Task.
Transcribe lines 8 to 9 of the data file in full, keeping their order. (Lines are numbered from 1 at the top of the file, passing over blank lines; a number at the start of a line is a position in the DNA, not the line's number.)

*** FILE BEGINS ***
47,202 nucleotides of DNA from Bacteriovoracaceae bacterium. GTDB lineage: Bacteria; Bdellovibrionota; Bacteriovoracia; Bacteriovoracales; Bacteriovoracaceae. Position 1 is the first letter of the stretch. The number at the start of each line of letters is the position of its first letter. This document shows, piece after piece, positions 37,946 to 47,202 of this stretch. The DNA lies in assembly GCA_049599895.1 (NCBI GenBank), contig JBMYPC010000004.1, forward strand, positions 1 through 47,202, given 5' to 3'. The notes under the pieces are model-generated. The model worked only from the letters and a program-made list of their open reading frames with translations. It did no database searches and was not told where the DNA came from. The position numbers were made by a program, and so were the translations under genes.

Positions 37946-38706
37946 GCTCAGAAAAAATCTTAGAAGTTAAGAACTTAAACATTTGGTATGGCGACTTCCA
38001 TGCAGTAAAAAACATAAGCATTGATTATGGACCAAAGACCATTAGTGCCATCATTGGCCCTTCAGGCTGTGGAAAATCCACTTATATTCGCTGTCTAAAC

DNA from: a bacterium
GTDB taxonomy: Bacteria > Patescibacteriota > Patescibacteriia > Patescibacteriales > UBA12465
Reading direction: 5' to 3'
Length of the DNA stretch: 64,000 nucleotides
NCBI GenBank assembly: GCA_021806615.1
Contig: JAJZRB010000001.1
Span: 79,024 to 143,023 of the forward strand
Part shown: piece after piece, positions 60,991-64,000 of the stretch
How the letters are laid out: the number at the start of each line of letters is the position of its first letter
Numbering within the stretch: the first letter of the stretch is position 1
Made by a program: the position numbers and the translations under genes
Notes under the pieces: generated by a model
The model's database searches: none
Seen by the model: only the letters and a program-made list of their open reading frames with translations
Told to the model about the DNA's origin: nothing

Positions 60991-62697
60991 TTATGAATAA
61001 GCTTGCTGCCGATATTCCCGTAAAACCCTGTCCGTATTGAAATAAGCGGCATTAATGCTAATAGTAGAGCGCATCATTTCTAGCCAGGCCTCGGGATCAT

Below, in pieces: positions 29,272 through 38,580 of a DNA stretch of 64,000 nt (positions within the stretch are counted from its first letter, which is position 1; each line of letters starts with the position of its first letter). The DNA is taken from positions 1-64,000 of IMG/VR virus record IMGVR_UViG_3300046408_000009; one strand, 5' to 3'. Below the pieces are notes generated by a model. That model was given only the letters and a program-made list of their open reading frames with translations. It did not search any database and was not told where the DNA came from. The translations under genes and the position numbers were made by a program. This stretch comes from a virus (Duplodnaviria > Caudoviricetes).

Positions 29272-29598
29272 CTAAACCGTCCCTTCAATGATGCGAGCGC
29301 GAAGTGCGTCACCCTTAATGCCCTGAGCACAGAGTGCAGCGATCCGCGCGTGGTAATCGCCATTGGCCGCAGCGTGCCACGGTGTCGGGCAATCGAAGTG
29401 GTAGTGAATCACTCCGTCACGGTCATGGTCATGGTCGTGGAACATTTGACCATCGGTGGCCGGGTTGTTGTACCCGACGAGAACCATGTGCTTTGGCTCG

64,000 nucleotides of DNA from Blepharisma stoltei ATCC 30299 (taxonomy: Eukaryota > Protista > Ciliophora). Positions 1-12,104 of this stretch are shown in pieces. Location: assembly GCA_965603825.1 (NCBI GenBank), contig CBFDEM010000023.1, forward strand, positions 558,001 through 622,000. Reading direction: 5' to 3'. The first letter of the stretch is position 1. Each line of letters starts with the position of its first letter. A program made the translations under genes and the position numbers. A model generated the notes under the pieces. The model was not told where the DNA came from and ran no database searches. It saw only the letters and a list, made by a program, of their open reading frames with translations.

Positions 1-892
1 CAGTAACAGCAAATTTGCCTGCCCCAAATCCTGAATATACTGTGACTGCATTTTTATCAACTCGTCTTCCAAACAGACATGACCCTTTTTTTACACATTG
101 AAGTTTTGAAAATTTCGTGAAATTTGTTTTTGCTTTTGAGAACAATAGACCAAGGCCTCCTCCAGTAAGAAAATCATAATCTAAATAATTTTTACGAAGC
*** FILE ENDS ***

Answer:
Length of the DNA stretch: 64,000 nucleotides
NCBI GenBank assembly: GCA_021806615.1